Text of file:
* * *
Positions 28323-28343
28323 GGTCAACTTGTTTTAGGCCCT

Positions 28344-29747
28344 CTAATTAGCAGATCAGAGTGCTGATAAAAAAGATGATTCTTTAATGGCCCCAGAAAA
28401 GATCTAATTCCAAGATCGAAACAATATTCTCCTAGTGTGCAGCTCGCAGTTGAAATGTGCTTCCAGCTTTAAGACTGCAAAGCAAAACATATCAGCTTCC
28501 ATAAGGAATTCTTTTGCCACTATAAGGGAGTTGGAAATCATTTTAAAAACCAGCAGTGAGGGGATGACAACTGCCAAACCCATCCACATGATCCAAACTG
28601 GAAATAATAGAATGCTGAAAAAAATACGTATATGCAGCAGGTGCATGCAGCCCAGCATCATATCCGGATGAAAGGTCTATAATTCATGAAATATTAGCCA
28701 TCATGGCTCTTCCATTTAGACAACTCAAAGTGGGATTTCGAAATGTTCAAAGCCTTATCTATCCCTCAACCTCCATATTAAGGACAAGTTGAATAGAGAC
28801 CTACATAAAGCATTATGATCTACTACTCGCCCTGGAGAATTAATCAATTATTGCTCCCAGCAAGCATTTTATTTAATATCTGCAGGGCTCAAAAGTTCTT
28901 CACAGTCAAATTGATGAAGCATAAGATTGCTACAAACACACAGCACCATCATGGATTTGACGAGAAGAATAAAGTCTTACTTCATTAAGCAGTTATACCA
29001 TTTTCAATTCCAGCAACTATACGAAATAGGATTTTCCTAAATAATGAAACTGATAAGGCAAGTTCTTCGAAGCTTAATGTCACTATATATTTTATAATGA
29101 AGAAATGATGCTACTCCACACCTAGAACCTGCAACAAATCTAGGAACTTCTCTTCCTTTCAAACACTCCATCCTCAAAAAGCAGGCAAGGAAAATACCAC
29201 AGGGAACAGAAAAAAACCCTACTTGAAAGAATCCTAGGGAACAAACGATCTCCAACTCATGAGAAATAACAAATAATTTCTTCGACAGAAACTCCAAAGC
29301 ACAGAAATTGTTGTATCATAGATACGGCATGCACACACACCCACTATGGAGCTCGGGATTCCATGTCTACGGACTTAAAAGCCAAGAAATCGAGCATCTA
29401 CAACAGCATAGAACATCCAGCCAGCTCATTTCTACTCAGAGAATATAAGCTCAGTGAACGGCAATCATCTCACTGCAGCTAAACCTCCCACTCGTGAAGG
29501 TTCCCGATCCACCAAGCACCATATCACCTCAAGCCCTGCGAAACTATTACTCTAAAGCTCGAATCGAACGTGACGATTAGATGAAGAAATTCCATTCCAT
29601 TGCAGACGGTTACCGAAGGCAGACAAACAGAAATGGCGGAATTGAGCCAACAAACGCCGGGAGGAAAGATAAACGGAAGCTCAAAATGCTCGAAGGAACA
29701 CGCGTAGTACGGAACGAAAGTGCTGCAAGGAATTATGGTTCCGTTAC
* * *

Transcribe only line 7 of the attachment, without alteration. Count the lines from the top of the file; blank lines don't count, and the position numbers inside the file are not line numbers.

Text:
28601 GAAATAATAGAATGCTGAAAAAAATACGTATATGCAGCAGGTGCATGCAGCCCAGCATCATATCCGGATGAAAGGTCTATAATTCATGAAATATTAGCCA